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Happenings Schools

Wolcott Haunted Forest Brings Frights, Friends Together After 18 Months Apart 

Wolcott Haunted Forest 2021. Photo credit: Sean Burns (we-ha.com file photo)

West Hartford’s Wolcott Elementary School held a very successful ‘Haunted Forest’ event on Saturday, Oct. 23.

Wolcott Haunted Forest 2021. Photo credit: Sean Burns

By Sean Burns

As the sun began to sink towards the horizon on Saturday afternoon, Oct. 23, and final preparations were underway for Wolcott’s Haunted Forest, organizers weren’t certain what to expect in terms of turnout.

But when the event’s 5 p.m. start time came, the line of families waiting for their tour of the forest trails adjacent to the elementary school and the spooky “scenes” within stretched all the way back to the far end of the field. When all was said and done, the annual PTO fundraiser saw an estimated 1,000 guests make their way through the trails to enjoy the sights and scares.

“Families and volunteers worked hard to make Saturday’s Haunted Forest more than just a fun and scary walk through the woods,” said Erica Nester, a co-president of the Wolcott PTO. “This was an event to connect the school community, and an opportunity to meet new friends and spend time with old ones. We’re extremely thankful to everyone who helped make that happen.”

The event was the first in-person activity that the school’s PTO was able to put on since March of 2020 due to COVID-19 restrictions. School administration officially gave the OK for the event in September, leading to a relatively quick turnaround, but volunteers quickly stepped up to put together scenes and plan out lighting, power, and concessions to have everything ready for showtime.

Wolcott Haunted Forest 2021. Photo credit: Sean Burns

For its first hour, the Haunted Forest catered to younger family groups, allowing for a “less scary” version of the walk through the woods while the sun was still up. Families in the community – both those with younger students at the school, and others with young children who heard about the event through word of mouth in the lead-up – were waiting patiently for the gate to open.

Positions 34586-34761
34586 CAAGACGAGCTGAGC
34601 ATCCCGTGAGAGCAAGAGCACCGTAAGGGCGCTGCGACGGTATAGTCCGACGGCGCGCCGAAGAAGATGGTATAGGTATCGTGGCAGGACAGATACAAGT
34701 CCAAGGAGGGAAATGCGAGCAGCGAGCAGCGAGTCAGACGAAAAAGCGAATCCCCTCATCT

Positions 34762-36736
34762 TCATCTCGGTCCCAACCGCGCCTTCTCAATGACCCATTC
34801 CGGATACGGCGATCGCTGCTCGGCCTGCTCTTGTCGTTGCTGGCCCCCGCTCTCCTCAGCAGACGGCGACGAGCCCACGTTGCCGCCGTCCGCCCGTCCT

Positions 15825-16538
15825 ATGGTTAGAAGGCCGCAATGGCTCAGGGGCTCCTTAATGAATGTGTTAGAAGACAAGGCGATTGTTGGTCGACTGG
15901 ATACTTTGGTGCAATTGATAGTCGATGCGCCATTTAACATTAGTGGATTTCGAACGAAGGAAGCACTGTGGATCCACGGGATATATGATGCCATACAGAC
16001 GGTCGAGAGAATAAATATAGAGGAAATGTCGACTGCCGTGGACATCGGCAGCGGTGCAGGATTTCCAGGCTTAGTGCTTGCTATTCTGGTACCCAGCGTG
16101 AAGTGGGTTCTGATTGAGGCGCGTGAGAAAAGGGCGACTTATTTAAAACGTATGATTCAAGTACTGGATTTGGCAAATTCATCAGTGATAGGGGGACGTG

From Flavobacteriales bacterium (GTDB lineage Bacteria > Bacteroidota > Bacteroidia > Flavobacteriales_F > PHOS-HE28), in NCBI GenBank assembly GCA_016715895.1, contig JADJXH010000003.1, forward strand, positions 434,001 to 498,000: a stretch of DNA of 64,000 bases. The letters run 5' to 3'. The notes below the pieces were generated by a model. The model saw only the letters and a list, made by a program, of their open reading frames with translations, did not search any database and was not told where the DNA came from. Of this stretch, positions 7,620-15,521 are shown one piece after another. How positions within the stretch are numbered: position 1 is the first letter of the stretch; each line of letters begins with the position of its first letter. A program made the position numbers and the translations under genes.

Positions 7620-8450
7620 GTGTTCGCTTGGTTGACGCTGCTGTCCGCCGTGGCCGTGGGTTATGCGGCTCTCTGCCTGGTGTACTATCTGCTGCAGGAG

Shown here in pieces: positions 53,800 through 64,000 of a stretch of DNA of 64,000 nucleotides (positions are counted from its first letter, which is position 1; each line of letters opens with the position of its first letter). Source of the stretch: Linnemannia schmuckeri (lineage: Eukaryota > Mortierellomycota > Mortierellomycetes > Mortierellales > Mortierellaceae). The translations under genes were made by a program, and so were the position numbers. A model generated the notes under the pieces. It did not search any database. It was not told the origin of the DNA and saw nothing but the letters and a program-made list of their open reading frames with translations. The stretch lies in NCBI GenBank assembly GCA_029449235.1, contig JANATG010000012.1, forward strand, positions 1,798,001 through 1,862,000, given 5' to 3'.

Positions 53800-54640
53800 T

“We had such a great time on Saturday,” said Sara Demos Avery. “Our kids are at very different ages (two in pre-K, one in third grade, and another at Sedgwick), but the Haunted Forest was something they could all enjoy in their own way.”

Scenes put together by the student groups included a macabre dinner set, a child-stealing witch, an homage to Coco and Dia De los Muertos, and a particularly spooky “ring around the rosy” theme. Other groups set their sights on dance numbers, with one featuring “This is Halloween” (from the Nightmare Before Christmas), another featuring choreography set to “Blinding Lights” by The Weeknd, and another built around Michael Jackson’s “Thriller.”

Wolcott Haunted Forest 2021. Photo credit: Sean Burns

The younger groups finished their laps around the trails and retired to the concessions area to socialize with friends and enjoy treats including doughnuts, cotton candy, and popcorn. Cider was also available, generously donated by Rogers Orchards in Southington.

The remainder of the night was the more frightening version, which saw some of the existing groups put a sharper edge on their acts, but also a few other additions to the walk. One that got more than a handful of shrieks was a father-son duo in the garb of Pennywise the clown and a companion in a yellow raincoat, holding a red balloon. Thankfully, that and another parent inviting passersby to “come for a swim” in the pond of Wolcott Park from the dark, were followed by the far more wholesome Coco scene to help settle any nervous guests.

“The Wolcott family works hard to celebrate the unique and powerful voices of our students and families in many ways, and this event creates a unique opportunity to expand on that,” said Dan Luongo who teaches instrumental music at the school and is a teacher liaison to the PTO who has volunteered at Haunted Forest several times. “The creative aspects of planning, costumes, music, scripts, and improvisation really offer opportunities to see students and families in a different light – literally and figuratively.

“Some skits are funny, some are scary, and many have a nice balance of both. I love seeing students and families create and immerse themselves in various characters. I found myself smiling ear-to-ear the whole time … even in line.”

By the close of the evening at 8 p.m., organizers believed the event to have been the most successful Haunted Forest to date – at least in terms of ticket sales and revenue generated, which will go towards future events as the school year progresses. Participants, many of whom had run through their skit or dance hundreds of times in the three hours as the groups rotated through, walked happily out of the woods to meet up with their friends, and grab a celebratory snack on their way out. And the organizers and families revelled in a little step back towards normalcy after over 18 months of dramatic changes made to keep the community safe.

“This year’s haunted forest was a night students and families will remember,” said Liz Bianco, who attended with her children as well as nieces and nephews brought along for the night. “This wasn’t just a frightful and fantastical experience, but a first real healing dose of community after a year and a half of uneasiness. So many smiles and laughs – what an awesome evening!”

Wolcott Haunted Forest 2021. Photo credit: Sean Burns

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